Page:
WorldCat Identities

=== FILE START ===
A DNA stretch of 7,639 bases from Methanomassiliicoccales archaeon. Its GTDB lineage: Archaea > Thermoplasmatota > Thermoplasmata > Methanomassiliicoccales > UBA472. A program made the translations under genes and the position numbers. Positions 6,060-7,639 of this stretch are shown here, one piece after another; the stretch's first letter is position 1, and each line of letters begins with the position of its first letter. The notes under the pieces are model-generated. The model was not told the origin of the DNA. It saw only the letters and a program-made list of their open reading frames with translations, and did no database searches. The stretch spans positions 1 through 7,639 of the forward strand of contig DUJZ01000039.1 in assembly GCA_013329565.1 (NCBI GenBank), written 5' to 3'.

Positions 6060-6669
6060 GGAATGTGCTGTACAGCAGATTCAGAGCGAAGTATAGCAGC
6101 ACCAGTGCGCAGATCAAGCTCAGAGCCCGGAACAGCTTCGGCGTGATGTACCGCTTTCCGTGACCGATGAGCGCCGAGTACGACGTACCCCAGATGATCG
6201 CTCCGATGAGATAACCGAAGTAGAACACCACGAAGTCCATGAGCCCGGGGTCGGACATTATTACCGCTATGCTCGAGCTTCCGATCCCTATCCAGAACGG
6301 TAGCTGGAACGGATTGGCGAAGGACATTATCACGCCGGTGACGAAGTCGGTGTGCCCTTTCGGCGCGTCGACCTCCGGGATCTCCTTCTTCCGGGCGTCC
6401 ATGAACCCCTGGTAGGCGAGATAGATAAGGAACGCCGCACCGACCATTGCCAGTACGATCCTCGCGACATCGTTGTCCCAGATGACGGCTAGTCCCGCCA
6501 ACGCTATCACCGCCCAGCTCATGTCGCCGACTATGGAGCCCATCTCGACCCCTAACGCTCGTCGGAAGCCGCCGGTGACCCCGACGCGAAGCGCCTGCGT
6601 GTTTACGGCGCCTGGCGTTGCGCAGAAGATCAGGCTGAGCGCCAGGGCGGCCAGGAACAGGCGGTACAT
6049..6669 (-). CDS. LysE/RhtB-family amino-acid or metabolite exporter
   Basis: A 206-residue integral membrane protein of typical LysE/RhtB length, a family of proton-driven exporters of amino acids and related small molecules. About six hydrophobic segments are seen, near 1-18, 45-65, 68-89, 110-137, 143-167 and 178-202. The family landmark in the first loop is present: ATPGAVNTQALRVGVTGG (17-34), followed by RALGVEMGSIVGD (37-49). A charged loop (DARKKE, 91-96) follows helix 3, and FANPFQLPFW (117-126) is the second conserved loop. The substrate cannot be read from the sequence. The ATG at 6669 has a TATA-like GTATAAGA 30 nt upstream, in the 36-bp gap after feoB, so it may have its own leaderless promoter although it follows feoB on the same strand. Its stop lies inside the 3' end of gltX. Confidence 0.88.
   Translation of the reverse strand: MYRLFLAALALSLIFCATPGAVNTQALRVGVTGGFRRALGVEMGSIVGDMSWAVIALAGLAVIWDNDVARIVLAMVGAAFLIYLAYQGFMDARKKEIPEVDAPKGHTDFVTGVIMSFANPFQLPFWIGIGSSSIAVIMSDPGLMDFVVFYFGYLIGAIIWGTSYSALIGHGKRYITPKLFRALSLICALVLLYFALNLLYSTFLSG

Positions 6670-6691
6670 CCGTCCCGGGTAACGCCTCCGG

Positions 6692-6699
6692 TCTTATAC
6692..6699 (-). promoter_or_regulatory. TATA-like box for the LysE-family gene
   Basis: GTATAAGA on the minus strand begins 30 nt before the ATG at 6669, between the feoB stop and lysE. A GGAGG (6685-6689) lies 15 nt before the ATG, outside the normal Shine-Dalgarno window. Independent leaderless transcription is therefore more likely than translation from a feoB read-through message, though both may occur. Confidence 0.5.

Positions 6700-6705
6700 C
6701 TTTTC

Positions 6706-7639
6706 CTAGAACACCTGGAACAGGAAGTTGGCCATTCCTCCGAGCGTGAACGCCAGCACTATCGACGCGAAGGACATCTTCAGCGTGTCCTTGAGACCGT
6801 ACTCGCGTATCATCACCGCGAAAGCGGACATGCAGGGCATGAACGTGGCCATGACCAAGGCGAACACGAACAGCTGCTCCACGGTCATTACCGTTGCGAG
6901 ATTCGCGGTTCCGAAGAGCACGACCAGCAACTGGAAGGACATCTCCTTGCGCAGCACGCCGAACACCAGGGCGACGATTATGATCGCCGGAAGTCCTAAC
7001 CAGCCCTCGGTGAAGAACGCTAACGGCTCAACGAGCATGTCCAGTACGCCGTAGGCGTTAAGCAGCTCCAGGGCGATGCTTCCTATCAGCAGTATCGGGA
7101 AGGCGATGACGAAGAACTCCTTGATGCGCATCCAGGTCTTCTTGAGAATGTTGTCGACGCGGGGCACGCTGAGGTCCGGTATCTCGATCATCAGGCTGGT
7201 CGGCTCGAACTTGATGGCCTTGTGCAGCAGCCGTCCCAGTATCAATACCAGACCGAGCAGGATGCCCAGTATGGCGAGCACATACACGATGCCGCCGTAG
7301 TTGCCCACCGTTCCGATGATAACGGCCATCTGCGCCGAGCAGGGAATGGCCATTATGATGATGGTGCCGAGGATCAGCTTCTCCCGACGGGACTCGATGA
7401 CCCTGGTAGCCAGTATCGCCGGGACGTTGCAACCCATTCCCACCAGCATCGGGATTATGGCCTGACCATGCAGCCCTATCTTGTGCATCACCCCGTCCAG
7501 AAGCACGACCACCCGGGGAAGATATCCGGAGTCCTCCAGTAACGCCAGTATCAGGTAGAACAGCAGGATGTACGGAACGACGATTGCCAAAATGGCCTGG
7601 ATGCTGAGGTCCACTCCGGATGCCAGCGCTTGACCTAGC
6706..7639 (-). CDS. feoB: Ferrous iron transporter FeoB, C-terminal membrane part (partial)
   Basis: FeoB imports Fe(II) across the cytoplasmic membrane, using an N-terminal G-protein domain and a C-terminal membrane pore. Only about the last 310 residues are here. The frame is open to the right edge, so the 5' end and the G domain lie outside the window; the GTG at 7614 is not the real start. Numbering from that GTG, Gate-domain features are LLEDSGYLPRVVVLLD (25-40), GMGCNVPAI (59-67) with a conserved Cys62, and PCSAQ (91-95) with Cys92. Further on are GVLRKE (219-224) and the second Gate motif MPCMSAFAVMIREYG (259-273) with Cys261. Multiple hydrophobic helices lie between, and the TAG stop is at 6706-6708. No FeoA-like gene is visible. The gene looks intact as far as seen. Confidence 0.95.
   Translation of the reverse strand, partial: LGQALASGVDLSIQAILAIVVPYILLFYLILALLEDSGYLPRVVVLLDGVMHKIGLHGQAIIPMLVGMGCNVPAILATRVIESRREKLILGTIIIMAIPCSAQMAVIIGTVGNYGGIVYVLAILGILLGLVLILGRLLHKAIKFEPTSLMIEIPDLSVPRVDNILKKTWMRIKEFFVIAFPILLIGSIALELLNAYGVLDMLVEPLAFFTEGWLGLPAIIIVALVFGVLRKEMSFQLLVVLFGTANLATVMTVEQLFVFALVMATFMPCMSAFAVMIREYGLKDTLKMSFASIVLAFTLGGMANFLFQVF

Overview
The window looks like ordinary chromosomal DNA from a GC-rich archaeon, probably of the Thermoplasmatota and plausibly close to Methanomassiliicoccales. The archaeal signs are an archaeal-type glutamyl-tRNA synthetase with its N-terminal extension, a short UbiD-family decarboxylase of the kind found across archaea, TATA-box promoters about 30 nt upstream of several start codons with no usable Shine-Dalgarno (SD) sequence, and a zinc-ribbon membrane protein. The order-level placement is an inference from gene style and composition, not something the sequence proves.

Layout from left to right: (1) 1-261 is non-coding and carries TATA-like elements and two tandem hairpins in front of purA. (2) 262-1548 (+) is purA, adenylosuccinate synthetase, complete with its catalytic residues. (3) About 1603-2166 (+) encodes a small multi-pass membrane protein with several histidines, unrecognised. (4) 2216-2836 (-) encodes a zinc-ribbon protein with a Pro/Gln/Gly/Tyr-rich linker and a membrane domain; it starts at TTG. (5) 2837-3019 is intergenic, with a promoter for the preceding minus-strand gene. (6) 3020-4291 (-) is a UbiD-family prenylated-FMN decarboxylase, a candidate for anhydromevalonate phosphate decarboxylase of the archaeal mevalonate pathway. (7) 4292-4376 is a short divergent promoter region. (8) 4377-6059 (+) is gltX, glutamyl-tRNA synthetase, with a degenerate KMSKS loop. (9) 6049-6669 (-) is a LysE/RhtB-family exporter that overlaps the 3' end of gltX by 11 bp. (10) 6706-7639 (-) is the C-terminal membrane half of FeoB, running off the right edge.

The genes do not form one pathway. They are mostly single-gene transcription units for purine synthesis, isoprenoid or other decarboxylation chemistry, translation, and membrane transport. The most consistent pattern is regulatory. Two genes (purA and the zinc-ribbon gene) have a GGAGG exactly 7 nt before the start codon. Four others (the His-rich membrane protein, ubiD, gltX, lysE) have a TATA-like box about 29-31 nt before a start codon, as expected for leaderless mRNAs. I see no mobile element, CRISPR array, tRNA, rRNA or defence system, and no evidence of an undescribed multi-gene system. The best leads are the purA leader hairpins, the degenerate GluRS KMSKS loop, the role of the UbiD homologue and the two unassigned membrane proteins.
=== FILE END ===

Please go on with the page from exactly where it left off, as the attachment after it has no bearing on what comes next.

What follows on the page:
Fri Mar 21 17:13:33 2014 UTClccn-n800571800.06Martin Van Buren, eighth President of the United States /0.420.94In the Court for the Trial of Impeachments and the Correction of Errors between Abraham Ten Eyck ... [et al.], appellants, and Harmen Visscher Hart, respondent69725811Martin_Van_Burenn 80057180438923Buren, Martin VanBuren, Martin van 1782-1862Van Buren, Martin, Pres. U.S., 1782-1862VanBuren, Martin 1782-1862ヴァン・ビューレン, マーチンlccn-n79088888Jackson, Andrew1767-1845sgnlccn-n80145819Shepard, Edward Morse1850-1911lccn-n85345431Harrison, William Henry1773-1841lccn-n79054058Democratic Party (U.S.)lccn-n83205995Wilson, Major L.lccn-n82122628Niven, Johnlccn-n80021749Eaton, Peggy1799?-1879lccn-n81043109Marszalek, John F.1939-lccn-n97085204Widmer, Edward L.lccn-n80017009Remini, Robert V.(Robert Vincent)1921-2013Van Buren, Martin1782-1862HistoryBiographySourcesRulesTrials, litigation, etcSpeeches in CongressControversial literatureVan Buren, Martin,United StatesPresidentsPolitical scienceNew York (State)Jackson, Andrew,Eaton, Peggy,Politicians--Sexual behaviorWomen--Sexual behaviorFriendshipSex roleDemocratic Party (U.S.)Political partiesConstitutional historyJefferson, Thomas,Adams, John Quincy,Polk, James K.--(James Knox),Harrison, William Henry,Madison, James,Monroe, James,Tyler, John,Adams, John,Washington, George,RepublicanismLawyersNew York (State).--Council of RevisionCampaign literatureBank of the United States (1816-1836)Library architectureUnited States.--Congress.--SenateFinance, PublicInternational relationsCampaign literature, 1840--WhigSuffrageAfrican Americans--SuffrageJustices of the peaceMoneyMonroe doctrineCongress of PanamaLatin AmericaCampaign literature, 1856--DemocraticNaturalizationHart, Harmen VisherDecedents' estatesHart, HenrySlavery--Extension to the territoriesLiberty Party (U.S. : 1840-1848)SlaverySlavery--Controversial literatureUnited States--Northeast boundary of the United States178218621787180218121814181518161817181918201822182318241825182618271828182918301831183218331834183518361837183818391840184118421843184418451846184718481850185218531854185518561857185818591860186118621865186718681869188018811887188818891890189118921893189418961897189818991900190119041905190619071909191019111912191419161917192019231925192819291930193119321933193519371938193919501951195419551957195819591960196119621963196419651966196719681969197019711972197319741975197719781979198019811982198319841985198619871988198919911993199419951996199719981999200020012002200320042005200620072008200920102011201220133775714732216BE387ocn045283733ocn857792045ocn449187933ocn079908903ocn122699150ocn083822768ocn84541577379630ocn001287148book18670.66Van Buren, MartinInquiry into the origin and course of political parties in the United StatesHistory5655ocn000012355book19690.28Van Buren, MartinMartin Van Buren, 1782-1862; chronology, documents, bibliographical aidsHistorySources3069ocn017616035book18400.70Van Buren, MartinThe votes and speeches of Martin Van Buren on the subjects of the right of suffrage, the qualifications of coloured persons to vote, and the appointment or election of justices of the peace : in the Convention of the state of New-York, (assembled to amend the constitution in 1821)2839ocn017616056book18360.73Van Buren, MartinA Letter from the Honorable Martin Van Buren ... relative to the Bank of the United States with an explanatory introductionHistory2605ocn060722816file18280.86Van Buren, MartinSubstance of Mr. Van Buren's observations on Mr. Foot's amendment to the rules of the Senate, by which it was proposed to give the Vice-President the right to call to order for words spoken in debateRules1638ocn065256469file18270.90Van Buren, MartinSpeech of the Hon. Martin Van Buren delivered at the capitol, in the city of Albany, before the Albany County meeting, held on the 10th July, 182713511ocn367982826book18360.86Van Buren, MartinOpinions of Martin Van Buren, vice president of the United States, upon the powers and duties of Congress, in reference to the abolition of slavery either in the slave-holding states or in the District of Columbia to which are added sundry documents showing his sentiments upon other subjectsControversial literature1333ocn300744927file18260.90Van Buren, MartinSpeech of Mr. Van Buren, of New York, delivered in the senate of the United States, on the mission to Panama, March, 18261303ocn793565405file18560.92Van Buren, MartinLetter of ex-President Van Buren. June 28, 18561095ocn317697158file18400.90Riell, Henry EAn appeal to the voluntary citizens of the United States from all nations on the exercise of their elective franchise at the approaching presidential election1064ocn015568798book18160.94Ten Eyck, Abraham RichardIn the Court for the Trial of Impeachments and the Correction of Errors between Abraham Ten Eyck ... [et al.], appellants, and Harmen Visscher Hart, respondentTrials, litigation, etc936ocn001815164book19580.63Galvin, Hoyt RThe small public library building813ocn045283733book18590.79Street, Alfred BillingsThe Council of Revision of the State of New York its history, a history of the courts with which its members were connected, biographical sketches of its members, and its vetoesHistoryBiography584ocn367952475file18380.90Kenney, LucyA letter addressed to Martin Van Buren, president of the United States, in answer to the late attack upon the Navy, by the official organ of the government533ocn085797895com18200.86Van Buren, MartinSpeech, of the Hon. M. Van Buren, of the Senate on the act to carry into effect the act of 13th April, 1819, for the settlement of the late governor's accountsHistory524ocn607379065file18480.88Mann, HoraceSpeech of Hon. Horace Mann, on the right of Congress to legislate for the territories of the United States, and its duty to exclude slavery therefrom delivered in the House of Representatives, in committee of the whole, June 30, 1848 : to which is added, a letter from Hon. Martin Van Buren, and Rev. Joshua LeavittSpeeches in Congress425ocn085793467file18440.93Democratic Hickory Club (Philadelphia, Pa.)Address of the Democratic Hickory Club for the city and county of Philadelphia, recommending Martin Van Buren as the presidential candidate for 1844 : also, the letter of Mr. Van Buren to the State Convention of Indiana418ocn015048238book18390.88United StatesMessage from the President of the United States, upon the subject of the present state of affairs between the state of Maine and the British province of New Brunswick368ocn016851477book18370.79United StatesMessage from the president of the United States transmitting the information required by the resolution of the House of the 13th instant, upon the subject of the Northeastern boundary of the United States368ocn018237131book18380.76Northern frontier message from the President of the United States upon the subject of the disturbance on the northern frontier of the United States : January 8, 1838 : so much as relates to an appropriation referred to the Committee of Ways and Means, the residue to the Committee on Foreign AffairsHistory194557ocn000396967book18880.53Shepard, Edward MorseMartin van BurenHistoryBiography16292ocn009853493book19840.31Wilson, Major LThe presidency of Martin Van Buren"Martin Van Buren, eighth president of the United States, has been judged harshly by some historians as a politician by trade and a spoilsman without principles, a "little magician" who was interested only in his own advancement. This volume provides a thorough recounting of the events and decisions of Van Buren's White House years (1837-1841), and adds to the positive reappraisal of Van Buren as an able statesman and effective chief executive. Wilson stresses that Van Buren faced the major problems of his presidency with courage and consistency, and that he brought repose to a nation wrenched both by sectional differences and by the violent fluctuations of economic expansion and contraction." --Publisher+-+538751552515857ocn009508468book19830.29Niven, JohnMartin Van Buren : the romantic age of American politicsBiography+-+307252094515389ocn036767691book19970.25Marszalek, John FThe petticoat affair : manners, mutiny, and sex in Andrew Jackson's White HouseHistoryCase studiesUnfortunately, Jackson's quixotic actions turned a social scandal into an extraordinary political catastrophe. Before it was over, Jackson forced the resignation of his entire Cabinet, duels were threatened, assassinations were alleged, and Vice President John Calhoun's hopes for the White House were dashed. Andrew Jackson's first term was nearly a failure+-+965373931514202ocn055682656book20050.21Widmer, Edward LMartin Van BurenBiographyThe first president born after America's independence ushers in a new era of no-holds-barred democracy The first "professional politician" to become president, the slick and dandyish Martin Van Buren was to all appearances the opposite of his predecessor, the rugged general and Democratic champion Andrew Jackson. Van Buren, a native Dutch speaker, was America's first ethnic president as well as the first New Yorker to hold the office, at a time when Manhattan was bursting with new arrivals. A sharp and adroit political operator, he established himself as a powerhouse in New York, becoming a U.S. senator, secretary of state, and vice president under Jackson, whose election he managed. His ascendancy to the Oval Office was virtually a foregone conclusion. Once he had the reins of power, however, Van Buren found the road quite a bit rougher. His attempts to find a middle ground on the most pressing issues of his day-such as the growing regional conflict over slavery-eroded his effectiveness. But it was his inability to prevent the great banking panic of 1837, and the ensuing depression, that all but ensured his fall from grace and made him the third president to be denied a second term. His many years of outfoxing his opponents finally caught up with him. Ted Widmer, a veteran of the Clinton White House, vividly brings to life the chaos and contention that plagued Van Buren's presidency-and ultimately offered an early lesson in the power of democracy. A portrait of the mid-nineteenth-century president considers his roles as the first president born after American independence, the first ethnic president, and the first New Yorker to hold the office, describing his failed efforts to control such issues as slavery and the great banking panic of 1837+-+977415053514058ocn000265377book19590.47Remini, Robert VMartin Van Buren and the making of the Democratic PartyHistoryA biography of Van Buren for the years 1821-1828 and a political history of the nation and of New York for the same years. This study reveals the conscious effort made by Van Buren through a network of alliances to construct the Democratic Party11232ocn000090287book19700.37Curtis, James CThe fox at bay; Martin Van Buren and the Presidency, 1837-1841A critical analysis of the domestic and foreign policies of the United States president who assumed office at a difficult moment in history10904ocn016128792book19870.06Hargrove, JimMartin Van Buren, eighth President of the United StatesJuvenile worksBiographyExamines the life of the lawyer politician who became the eighth president of the United States and led the country through its first serious depression+-+764865160581412ocn000491553book19200.53Van Buren, MartinThe autobiography of Martin Van BurenBiography+-+66805532158036ocn010430796book19840.53Cole, Donald BMartin Van Buren and the American political systemBiography+-+K4756454067417ocn002460559book19350.56Alexander, Holmes MossThe American Talleyrand; the career and contemporaries of Martin Van Buren, eighth president7325ocn044777165book20010.06Ferry, StevenMartin Van Buren : our eighth presidentJuvenile worksBiographyDiscusses the early life, family, political career, and contributions of the eighth president of the United States+-+72831121067096ocn001732933book19290.53Lynch, Denis TildenAn epoch and a man : Martin Van Buren and his timesHistoryNo man in our history has been more cried down and written down than Van Buren. Belated justice to him was made possible by examination of more than 8,000 original documents, including revealing letters of Van Buren, Andrew Jackson, Washington Irving, and their contemporaries, which remained with Van Buren's descendants for half a century, and research in other collections. A new light is also shed on Peggy O'Neale, Webster, Calhoun, Astor, Clay, Rensselaers, the Randolphs and their associates in the Virginia Dynasty on whose ruins Van Buren erected his Albany Regency. This volume upsets the accepted Jackson tradition. We see Van Buren fashioning the national political machine. The model in which he rode to the White House has been used since his day, without change, by all political parties. -- Jacket60211ocn060722903book18620.79Butler, William AllenMartin Van Buren, lawyer, statesman and manHistoryBiography58730ocn011405423book18350.79Crockett, DavyThe life of Martin Van Buren, heir-apparent to the "government," and the appointed successor of General Andrew Jackson Containing every authentic particular by which his extraordinary character has been formed, with a concise history of the events that have occasioned his unparalleled elevation, together with a review of his policy as a statesmenHistoryBiography5771ocn018442157book19890.06Ellis, RafaelaMartin Van Buren, 8th president of the United StatesJuvenile worksBiographyTraces the childhood, education, employment, political career, and presidency of the man from Kinderhook, New York5623ocn000476551book19650.59Kass, AlvinPolitics in New York State, 1800-18305211ocn551781083visu20100.06The American presidents. [the first eleven presidents]HistoryJuvenile worksBiographyA fresh and relevant narrative about the men who led this country through change and the lives they affected, from an early idea of democracy to our first African-American President5071ocn050041151book20030.06Favor, Lesli JMartin Van Buren : America's 8th presidentJuvenile worksBiographyExamines the life of the lawyer politician who became the eighth president of the United States and led the country through its first serious depression+-+K5227716055071ocn036746344book19970.70Mushkat, JeromeMartin Van Buren : law, politics, and the shaping of Republican ideologyHistoryBiographyIn 1828, Martin Van Buren discontinued his profession as a lawyer to become a full-time politician, yet his formative years as an attorney provided the critical ideological basis for his presidency. Mushkat and Rayback offer the first historical investigation of the nature, scope, and significance of Van Buren's legal practice as they trace the development of his republican ideology. Rather than a static set of immutable values and imperatives, Van Buren's ideology was a malleable body of thought. Dynamic and evolving, it exemplified the complexities of republicanism itself. As a teenager, Van Buren absorbed Jefferson and Madison's eighteenth-century classical republicanism. Later, the principles of classical republicanism provided guides during his first year as a practicing lawyer. As his legal and political careers developed, Van Buren adapted his ideas to new conditions, accepting key components of liberal republicanism. Van Buren's rise to prominence mirrors the relevance of law to politics. As a New York attorney, Van Buren worked with legal issues in the nation's most important state during the early nineteenth century. His key contributions were Americanization of the common law and modernization of contract law. His experience also helped shape his perspectives on such matters as the allocation and use of power, judicial activism and legislative supremacy, and property and gender rights. Consulting a wide range of original legal sources not previously used by historians, Mushkat and Rayback offer a fresh and intriguing biographical approach to an American president that challenges traditional perceptions and adds new insight into Van Buren's place in American political and legal history+-+K477530235+-+6680553215+-+6680553215Fri Mar 21 16:04:40 EDT 2014batch59991